Speaker Paul RyanPaul RyanGOP rep: Virginia defeat 'a referendum' on Trump administration After Texas shooting, lawmakers question whether military has systemic reporting problem Pence: Praying 'takes nothing away' from trying to figure out causes behind mass shooting MORE (R-Wis.) dodged a series of questions Thursday morning about Mitt Romney's expected attack on Republican presidential front-runner Donald TrumpDonald John TrumpDems win from coast to coast Falwell after Gillespie loss: 'DC should annex' Northern Virginia Dems see gains in Virginia's House of Delegates MORE, saying, however, that "everything is fair game" until a nominee is chosen.

"I know Mitt feels strongly about this election, and he's going to speak his mind," Ryan said on "Fox and Friends," adding that Romney is a GOP leader who's "worried about the future of the party."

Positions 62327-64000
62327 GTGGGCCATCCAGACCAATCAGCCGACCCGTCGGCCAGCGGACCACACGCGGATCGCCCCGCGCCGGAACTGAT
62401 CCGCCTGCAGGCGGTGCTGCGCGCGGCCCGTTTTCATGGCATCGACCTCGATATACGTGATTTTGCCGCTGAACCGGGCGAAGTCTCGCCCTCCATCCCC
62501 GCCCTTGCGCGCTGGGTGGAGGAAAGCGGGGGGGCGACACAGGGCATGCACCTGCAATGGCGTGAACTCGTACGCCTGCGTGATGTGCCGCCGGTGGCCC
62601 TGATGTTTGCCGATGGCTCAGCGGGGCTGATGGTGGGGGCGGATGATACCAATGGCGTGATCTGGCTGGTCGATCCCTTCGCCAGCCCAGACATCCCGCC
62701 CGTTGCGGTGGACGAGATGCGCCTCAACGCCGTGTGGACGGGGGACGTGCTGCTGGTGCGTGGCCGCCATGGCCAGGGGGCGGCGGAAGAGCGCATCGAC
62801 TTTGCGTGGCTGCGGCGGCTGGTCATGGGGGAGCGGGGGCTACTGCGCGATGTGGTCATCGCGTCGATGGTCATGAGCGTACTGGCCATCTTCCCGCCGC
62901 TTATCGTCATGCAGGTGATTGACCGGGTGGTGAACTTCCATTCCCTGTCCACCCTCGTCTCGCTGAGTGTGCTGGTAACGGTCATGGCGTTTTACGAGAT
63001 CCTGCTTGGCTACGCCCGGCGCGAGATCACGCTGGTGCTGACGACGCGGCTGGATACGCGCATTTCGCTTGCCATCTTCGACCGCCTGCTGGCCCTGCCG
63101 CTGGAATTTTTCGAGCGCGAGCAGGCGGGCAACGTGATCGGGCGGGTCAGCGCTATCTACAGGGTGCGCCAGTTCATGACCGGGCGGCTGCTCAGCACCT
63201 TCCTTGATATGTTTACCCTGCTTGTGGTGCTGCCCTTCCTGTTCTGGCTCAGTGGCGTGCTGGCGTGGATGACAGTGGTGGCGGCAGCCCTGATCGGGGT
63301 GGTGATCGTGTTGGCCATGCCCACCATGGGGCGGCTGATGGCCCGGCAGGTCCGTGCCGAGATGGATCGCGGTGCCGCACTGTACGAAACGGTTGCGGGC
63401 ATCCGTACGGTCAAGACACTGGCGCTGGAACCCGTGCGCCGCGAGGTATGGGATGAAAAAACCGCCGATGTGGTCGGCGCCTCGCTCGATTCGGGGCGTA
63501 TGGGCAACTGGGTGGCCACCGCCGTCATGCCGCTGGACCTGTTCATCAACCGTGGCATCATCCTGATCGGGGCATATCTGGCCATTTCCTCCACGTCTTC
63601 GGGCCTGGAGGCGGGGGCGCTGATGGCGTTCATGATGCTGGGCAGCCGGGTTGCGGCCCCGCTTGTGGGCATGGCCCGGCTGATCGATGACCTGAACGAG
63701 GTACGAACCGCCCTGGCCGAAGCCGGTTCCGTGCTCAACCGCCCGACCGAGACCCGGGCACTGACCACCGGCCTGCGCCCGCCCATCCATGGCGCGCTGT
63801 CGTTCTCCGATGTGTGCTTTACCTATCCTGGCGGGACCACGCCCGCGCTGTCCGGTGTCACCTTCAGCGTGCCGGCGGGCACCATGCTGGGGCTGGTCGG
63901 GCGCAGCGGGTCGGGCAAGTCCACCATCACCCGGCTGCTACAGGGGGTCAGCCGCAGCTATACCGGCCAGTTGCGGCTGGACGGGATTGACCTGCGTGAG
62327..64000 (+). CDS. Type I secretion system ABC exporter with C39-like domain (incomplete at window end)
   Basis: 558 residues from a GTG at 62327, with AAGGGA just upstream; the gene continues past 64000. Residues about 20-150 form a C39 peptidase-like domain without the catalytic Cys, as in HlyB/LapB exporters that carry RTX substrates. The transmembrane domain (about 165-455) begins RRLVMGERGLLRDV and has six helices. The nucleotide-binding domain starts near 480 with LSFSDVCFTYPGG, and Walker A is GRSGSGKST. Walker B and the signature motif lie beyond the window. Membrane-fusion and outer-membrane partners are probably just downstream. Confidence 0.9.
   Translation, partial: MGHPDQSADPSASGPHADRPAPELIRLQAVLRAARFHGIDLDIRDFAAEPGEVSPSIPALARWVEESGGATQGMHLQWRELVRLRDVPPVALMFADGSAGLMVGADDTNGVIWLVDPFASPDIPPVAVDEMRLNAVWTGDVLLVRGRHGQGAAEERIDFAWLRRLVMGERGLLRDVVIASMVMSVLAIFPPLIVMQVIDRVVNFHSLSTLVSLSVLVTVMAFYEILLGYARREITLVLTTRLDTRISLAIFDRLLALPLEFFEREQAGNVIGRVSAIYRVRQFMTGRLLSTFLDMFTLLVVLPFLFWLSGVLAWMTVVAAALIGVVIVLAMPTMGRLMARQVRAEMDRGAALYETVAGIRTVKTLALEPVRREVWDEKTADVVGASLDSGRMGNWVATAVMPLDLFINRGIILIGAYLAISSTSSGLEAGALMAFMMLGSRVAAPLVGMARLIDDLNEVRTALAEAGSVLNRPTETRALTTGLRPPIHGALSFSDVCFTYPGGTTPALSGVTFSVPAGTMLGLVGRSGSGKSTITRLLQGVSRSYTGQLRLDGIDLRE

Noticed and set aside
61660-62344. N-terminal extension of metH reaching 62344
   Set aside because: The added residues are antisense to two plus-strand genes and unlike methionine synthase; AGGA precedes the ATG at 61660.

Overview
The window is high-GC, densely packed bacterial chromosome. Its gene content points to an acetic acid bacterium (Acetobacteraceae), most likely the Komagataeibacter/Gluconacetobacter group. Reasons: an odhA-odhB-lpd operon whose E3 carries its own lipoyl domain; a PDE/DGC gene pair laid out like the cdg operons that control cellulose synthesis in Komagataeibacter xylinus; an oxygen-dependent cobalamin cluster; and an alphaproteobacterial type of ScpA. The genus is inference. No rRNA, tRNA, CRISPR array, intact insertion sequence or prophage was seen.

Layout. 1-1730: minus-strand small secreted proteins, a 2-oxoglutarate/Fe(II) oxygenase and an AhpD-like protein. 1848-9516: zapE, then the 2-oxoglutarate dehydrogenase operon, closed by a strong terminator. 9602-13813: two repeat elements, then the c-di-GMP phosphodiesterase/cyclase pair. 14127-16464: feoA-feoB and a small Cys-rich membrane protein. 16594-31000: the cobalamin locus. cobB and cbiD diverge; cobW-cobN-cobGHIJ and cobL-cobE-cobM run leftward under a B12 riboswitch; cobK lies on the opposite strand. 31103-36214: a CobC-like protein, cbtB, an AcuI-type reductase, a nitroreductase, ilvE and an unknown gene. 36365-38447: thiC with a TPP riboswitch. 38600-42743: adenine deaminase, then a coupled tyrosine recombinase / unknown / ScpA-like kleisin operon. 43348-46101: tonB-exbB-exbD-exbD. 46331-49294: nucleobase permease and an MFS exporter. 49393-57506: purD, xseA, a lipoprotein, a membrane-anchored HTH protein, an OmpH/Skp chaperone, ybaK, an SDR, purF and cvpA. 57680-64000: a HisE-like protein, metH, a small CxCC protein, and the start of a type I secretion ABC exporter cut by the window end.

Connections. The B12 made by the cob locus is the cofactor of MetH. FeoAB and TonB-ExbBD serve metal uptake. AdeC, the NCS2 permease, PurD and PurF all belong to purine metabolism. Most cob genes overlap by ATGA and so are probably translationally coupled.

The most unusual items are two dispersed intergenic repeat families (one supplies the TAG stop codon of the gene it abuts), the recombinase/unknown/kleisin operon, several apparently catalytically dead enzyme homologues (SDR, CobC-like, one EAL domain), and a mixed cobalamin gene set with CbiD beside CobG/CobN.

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"I'm gonna keep my powder dry. I am the Speaker of the House, therefore I'm neutral in this race. I'm the chair of the convention," Ryan said in declining to offer his own thoughts on the speech Romney is scheduled to deliver Thursday morning at the University of Utah.

Romney is expected to rip Trump as a "fraud" and "phony" in those remarks.

Trump, meanwhile, has unloaded on the 2012 GOP nominee ahead of the address. Trump called Romney a "failed" candidate who "begged" for his endorsement in 2012.

"If you're the nominee of the party, you want everybody's endorsement. That's just how it works," Ryan said Thursday. "We don't have a nominee yet. This thing still has a ways to play out."

"People who are in the party are going to be speaking their minds while we are selecting a nominee, and so everything is fair game on the way to the nomination," Ryan said. 

Without naming Trump, Ryan on Tuesday denounced the businessman's comments on the Ku Klux Klan. Trump then warned after his wins on Super Tuesday that if Ryan doesn't "get along" with him he's going to "pay a big price."

Ryan said Thursday that he wants to talk with the handful of candidates in the GOP field, including Trump, in the coming days to discuss issues.

"I just don't know the Donald," Ryan said.

"I can only hope and assume that our nominee will want to enact our bold, conservative agenda that we're going to be offering," Ryan said.